Posted By: Simon Titus on September 16, 2017 in Associations&Non-Profits

Online communities have become popular among associations looking at the possibilities that come with them. The secret to enjoying the benefits of online communities lies in the ability to sustain engagement among users. An online community is interactive unlike a static website. Your organization’s cause will be supported through your community if you learn useful ways of engaging your members. It all starts with a clear understanding of your audience. Once set with the best software for your online community, here are proven techniques that you can use to propel your organization.

1. Take the Lead
Don’t take a back seat in your own community. Take it upon yourself to identify your members and help them realize that they are part of something bigger thing than themselves. Lead by setting the tone. Encourage members to interact and share meaningful content guided by your example. You will soon create an online community that delivers.

2. Make Life Easy for Everyone
Provide members with options. I would advise you to choose a software platform with various entry points such as newsletters, emails, discussions, and so on. Let members feel your participation by making the community a regular part of your daily communications. It will motivate them to get involved too.

3. Welcome New Entrants
Be keen to welcome members on board. Where possible, do a one to one contact to help build strong foundations. Every time a member does something, thank them. You don’t have to do this all by yourself. You can build a group that reaches out to these new members. Orient them and be clear on how they should engage and guide them to start making connections and postings early.

4. Provide the Right atmosphere for Interactions
Let your online community be a place where members can take part in light-hearted engagements and in a non-threatening manner. Make it easy for members to build a comfort level with one another prior to engaging in more sensitive matters. Encourage idle chit chat at times. This opens doors to more serious and helpful conversations.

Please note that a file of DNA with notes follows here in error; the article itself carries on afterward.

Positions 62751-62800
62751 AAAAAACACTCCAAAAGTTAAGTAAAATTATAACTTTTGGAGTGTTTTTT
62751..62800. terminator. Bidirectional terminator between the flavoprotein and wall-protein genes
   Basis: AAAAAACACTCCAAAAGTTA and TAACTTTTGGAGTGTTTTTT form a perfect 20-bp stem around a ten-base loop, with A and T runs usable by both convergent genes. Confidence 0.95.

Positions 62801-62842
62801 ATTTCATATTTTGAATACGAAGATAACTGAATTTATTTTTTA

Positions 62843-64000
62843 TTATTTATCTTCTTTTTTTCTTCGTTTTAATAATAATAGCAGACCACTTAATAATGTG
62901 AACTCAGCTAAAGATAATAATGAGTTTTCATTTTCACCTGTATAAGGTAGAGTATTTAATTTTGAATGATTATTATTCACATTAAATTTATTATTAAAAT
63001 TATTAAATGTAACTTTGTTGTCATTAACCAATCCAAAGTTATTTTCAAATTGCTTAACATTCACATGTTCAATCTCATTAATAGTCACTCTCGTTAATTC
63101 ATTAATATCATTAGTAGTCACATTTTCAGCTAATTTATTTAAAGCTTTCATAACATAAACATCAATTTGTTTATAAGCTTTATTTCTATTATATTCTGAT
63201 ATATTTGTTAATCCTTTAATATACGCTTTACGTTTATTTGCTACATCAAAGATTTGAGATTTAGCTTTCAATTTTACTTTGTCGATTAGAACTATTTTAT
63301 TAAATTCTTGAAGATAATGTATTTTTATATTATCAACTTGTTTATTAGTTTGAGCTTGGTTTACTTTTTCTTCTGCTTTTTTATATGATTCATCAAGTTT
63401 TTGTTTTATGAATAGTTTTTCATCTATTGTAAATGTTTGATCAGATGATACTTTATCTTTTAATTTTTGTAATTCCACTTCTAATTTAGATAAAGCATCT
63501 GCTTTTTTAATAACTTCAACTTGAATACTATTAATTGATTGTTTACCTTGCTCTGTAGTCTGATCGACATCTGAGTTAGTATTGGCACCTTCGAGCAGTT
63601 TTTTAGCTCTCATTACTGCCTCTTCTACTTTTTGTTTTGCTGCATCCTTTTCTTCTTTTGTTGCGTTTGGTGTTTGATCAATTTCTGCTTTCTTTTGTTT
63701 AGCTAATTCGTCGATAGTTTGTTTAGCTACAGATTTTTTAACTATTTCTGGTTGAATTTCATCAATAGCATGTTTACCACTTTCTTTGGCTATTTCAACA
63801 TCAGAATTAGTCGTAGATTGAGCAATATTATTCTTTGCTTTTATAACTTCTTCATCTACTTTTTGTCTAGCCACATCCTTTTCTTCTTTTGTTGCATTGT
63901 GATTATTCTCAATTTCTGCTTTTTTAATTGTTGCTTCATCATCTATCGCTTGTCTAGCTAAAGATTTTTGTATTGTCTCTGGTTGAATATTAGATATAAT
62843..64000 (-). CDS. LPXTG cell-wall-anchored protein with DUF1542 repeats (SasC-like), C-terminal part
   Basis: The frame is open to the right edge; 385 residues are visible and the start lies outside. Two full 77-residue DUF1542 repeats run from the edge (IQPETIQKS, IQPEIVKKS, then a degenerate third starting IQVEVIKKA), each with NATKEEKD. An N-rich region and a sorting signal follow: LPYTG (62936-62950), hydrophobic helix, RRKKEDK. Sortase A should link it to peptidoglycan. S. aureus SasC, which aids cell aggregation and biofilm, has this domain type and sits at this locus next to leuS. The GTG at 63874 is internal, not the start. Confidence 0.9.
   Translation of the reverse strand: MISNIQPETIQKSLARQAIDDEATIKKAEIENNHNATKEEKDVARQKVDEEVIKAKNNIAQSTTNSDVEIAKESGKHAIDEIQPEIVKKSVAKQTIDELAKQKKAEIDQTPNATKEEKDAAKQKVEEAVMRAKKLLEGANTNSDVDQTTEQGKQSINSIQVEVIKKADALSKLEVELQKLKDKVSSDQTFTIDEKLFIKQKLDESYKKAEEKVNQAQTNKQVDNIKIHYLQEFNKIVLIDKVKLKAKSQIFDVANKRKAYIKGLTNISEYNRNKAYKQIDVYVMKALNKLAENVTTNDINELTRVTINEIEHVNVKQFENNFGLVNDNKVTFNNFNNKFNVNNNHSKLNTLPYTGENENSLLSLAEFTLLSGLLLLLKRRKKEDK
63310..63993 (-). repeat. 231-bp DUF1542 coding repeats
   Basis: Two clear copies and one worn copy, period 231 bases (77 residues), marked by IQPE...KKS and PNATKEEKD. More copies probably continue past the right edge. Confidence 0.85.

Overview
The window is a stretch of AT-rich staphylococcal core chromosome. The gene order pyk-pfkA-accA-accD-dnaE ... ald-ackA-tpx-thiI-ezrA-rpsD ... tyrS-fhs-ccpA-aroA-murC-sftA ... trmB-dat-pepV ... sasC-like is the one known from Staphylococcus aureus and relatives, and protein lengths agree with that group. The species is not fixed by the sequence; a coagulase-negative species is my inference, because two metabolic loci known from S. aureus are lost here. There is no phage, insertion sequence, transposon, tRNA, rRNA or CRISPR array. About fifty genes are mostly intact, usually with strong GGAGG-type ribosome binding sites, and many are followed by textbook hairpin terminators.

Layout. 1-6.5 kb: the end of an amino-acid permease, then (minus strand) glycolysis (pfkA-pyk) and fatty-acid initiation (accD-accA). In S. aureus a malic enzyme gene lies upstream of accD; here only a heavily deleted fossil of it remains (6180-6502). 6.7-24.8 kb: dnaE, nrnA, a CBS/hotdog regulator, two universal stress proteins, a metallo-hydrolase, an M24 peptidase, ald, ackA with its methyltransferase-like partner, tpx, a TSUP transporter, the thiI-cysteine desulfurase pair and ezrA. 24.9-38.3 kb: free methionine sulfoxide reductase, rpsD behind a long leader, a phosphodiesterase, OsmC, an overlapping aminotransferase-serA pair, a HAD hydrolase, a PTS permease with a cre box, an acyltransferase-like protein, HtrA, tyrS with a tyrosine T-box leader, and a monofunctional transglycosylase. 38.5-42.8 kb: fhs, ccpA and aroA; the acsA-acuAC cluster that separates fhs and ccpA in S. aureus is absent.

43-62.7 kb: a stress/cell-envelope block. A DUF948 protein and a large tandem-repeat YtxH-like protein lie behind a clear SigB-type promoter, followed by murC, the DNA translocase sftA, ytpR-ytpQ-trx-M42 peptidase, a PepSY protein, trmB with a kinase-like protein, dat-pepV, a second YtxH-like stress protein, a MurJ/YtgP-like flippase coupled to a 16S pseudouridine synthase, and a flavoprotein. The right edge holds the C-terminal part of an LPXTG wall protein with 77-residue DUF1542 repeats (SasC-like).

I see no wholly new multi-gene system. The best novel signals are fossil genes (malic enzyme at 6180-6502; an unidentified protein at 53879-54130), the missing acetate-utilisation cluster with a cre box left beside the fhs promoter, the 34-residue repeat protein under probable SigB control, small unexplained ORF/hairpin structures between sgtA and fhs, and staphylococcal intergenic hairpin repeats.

5. Engage Members
When members see you engage them, they are encouraged because they realize someone is listening to them. Respond to the comments they make in discussion forums and interact with all members at different levels. Check Green’s 3 Ways to Engage More Association Members in Your Online Community to gain more insight on this.

6. Post Content to Inspire
Once you’ve perfectly communicated your cause to members, your posts should aim at supporting that cause. If you don’t focus on content that inspires people towards the objectives of your community, members may feel cheated and out of place. This may affect continuity with your organization. To help you, have a set goal of publishing at least 2 posts per week.

7. Promote your Top Users
This requires a careful look into the performance of your members. Once you’ve identified some members who are highly useful, get together with them as co-conspirators and equals. It will help you bring many more volunteers into the community. Understand what they are good at and use them to help you solicit new ideas that match your goals and objectives.

8. Post Images of Your Organization In Action
There is no content that is more relevant and encouraging than this. To get this right, I always advise people to create a resource section or a gallery for photos from the organization. Track the most active members on this activity and reward them based on the frequency and relevance of the content they post.

9. Ask Questions Pertinent to the Community
Yes! Ask questions but in an actionable manner in order to generate discussion. Again, I would like to stress the point of making your questions relevant to the members in your community. Structure your questions in a way that seeks to find out their opinion on certain things. For example, do you like or dislike? Remember to acknowledge them once they respond.

10. Dealing With User Generated Content
Make it your duty and the duty of others that you treat as equals to review any content posted in discussion forums and in other sections. Comment where it is appropriate to do so. Be quick to delete any unsuitable content that may not be in line with the objective of your organization. Inappropriate content that stays for too long without editing or deletion may create some disinterest among members to engage freely and affect your PR too.

The management of online communities through a clear set of goals and objectives is always important in creating healthy interactions. It is your responsibility to lead others into the mission and vision of your organization. Set clear boundaries and protect the interests of all. It should not entirely be about your organization and your ambitions. Make room for members to express themselves freely and give honest opinions about how they feel in the community.

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